The new ladies ticket was introduced at the start of the 1892-93 season and one of the first purchasers was Mrs Helen Jackson, the wife of Walter Jesse Jackson. On 10 August 1892 Walter had married Helen Elizabeth Griffiths at St Michael’s Church, Gloucester and it is clear that from the beginning Helen wanted to support her husband throughout his games for Gloucester. Helen’s ticket (see attached photographs which show both the front and reverse sides of the Lady’s Ticket) shows that it admitted her to all parts of Kingsholm including the grandstand for all of Gloucester’s home matches and included the First and Second XVs. Walter Jackson played in the three-quarters and made 97 appearances for the Gloucester First XV between 1889 and 1894, scoring 41 tries. He also made 10 appearances for Gloucestershire County side and was awarded 1 England International cap against Scotland in 1894. In 1893 Walter moved to Halifax where he continued in his occupation as a Riveter and later became a Boiler Maker. During this period he played his rugby for Halifax although he also played the occasional game for Gloucester. Walter suffered a series of bereavements in 1917 with his wife, Helen, dying on 2 June age 45 years , their son Walter killed in action on 9 June age 21 years and another son Milford killed in action on 25 August age 22 years – both sons were serving with the Machine Gun Corps and were killed in the Ypres Salient. Walter died in Halifax in 1 December 1958 aged 88 years.
The early evidence showed that Gloucester Rugby Club, as well as other clubs across the country, welcomed and actively encouraged women as supporters of the teams on the pitch. There is little doubt that this encouragement would ultimately lead to the active participation of women in this sport which today is now seen as the norm.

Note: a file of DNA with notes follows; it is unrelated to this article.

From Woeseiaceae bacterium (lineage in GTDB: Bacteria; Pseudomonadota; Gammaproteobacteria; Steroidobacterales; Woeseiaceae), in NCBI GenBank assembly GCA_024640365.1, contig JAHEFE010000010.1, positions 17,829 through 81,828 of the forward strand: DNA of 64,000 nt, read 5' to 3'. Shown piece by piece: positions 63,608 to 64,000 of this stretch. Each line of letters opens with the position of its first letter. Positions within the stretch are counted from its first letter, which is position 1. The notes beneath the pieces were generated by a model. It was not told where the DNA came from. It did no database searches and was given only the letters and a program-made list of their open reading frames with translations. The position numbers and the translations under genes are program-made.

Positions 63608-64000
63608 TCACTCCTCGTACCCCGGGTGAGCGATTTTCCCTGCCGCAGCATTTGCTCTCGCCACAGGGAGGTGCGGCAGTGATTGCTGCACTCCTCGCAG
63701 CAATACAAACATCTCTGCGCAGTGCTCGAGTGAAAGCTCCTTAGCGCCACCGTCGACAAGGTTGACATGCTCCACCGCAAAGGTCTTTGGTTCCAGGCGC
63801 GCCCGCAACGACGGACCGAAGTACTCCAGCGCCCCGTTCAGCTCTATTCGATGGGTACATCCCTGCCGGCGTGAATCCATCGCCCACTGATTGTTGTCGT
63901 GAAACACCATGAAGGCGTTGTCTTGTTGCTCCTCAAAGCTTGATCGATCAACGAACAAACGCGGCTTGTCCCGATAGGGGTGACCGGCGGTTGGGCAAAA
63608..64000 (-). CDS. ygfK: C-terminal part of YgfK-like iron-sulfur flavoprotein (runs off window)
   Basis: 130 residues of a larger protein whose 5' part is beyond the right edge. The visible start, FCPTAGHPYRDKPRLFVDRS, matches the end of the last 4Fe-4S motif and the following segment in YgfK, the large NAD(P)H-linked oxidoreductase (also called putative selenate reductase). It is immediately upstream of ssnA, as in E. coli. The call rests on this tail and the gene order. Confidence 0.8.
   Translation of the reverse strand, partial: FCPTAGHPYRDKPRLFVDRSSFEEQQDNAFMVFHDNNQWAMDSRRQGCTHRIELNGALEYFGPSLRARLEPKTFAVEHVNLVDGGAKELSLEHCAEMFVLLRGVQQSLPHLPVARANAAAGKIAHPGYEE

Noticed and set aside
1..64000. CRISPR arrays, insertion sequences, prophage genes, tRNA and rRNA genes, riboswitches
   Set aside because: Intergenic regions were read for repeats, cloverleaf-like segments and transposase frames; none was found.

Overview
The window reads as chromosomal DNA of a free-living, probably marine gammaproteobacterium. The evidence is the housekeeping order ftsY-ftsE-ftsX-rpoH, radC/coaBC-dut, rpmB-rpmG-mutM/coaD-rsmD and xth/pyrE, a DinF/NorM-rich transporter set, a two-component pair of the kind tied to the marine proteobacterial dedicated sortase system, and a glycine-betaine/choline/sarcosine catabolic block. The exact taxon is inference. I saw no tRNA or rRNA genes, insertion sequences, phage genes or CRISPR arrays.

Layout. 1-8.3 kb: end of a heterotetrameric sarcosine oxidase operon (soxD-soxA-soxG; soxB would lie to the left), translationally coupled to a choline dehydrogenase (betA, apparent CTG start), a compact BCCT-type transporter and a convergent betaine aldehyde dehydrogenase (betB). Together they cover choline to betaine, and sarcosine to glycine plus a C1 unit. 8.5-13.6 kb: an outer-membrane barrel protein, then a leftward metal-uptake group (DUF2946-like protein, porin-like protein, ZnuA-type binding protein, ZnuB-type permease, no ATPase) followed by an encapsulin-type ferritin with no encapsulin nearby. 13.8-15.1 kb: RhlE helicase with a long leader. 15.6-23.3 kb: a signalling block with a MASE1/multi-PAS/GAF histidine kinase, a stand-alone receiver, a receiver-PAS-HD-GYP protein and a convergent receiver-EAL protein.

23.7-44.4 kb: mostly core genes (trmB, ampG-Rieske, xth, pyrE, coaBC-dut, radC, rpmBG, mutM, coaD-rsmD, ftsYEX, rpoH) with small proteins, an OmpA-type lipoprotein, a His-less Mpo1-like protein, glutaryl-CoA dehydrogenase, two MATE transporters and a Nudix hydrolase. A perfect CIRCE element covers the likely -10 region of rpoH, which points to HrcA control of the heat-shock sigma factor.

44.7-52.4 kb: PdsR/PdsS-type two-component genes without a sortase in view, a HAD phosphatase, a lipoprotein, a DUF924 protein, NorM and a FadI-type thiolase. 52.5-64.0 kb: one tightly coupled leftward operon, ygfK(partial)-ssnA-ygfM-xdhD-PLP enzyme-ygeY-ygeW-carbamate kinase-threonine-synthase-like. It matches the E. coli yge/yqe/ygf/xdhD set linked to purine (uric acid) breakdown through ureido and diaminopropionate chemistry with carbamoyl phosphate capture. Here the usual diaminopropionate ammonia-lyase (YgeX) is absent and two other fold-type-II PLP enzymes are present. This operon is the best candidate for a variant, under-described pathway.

There is a detailed profile of Walter Jesse Jackson in the People/Player Profiles section of this website.
Further for Walter Jackson’s family details please refer to Family Relationship Set 6, the Halford, Bagwell, Manley, Jackson and Dix extended family in the People/Families in Gloucester Rugby/Inter-relationships section of this website
[Brian Jackson is the adopted grandson of Walter and Helen Jackson]
Further information provided by Malcolm King:
When charges were first introduced for certain matches at the Spa, it was thought necessary to erect canvas screens to ensure that sight of the game was restricted to those who had paid the entrance fee. This was not without problems – erection of the screens required council approval which could not be guaranteed, the screens themselves were not wholly effective in preventing those outside seeing in, and some spectators managed to evade the gatemen.
A temporary stand was erected in a hurry at Kingsholm for the first 1891-92 season on the east side of the pitch, which ran north-South at the western end of the ground. In the summer of 1892 the pitch was turned 90 degrees, and Enoch Clutterbuck built a new stand on the north side, which is what warranted the higher charges.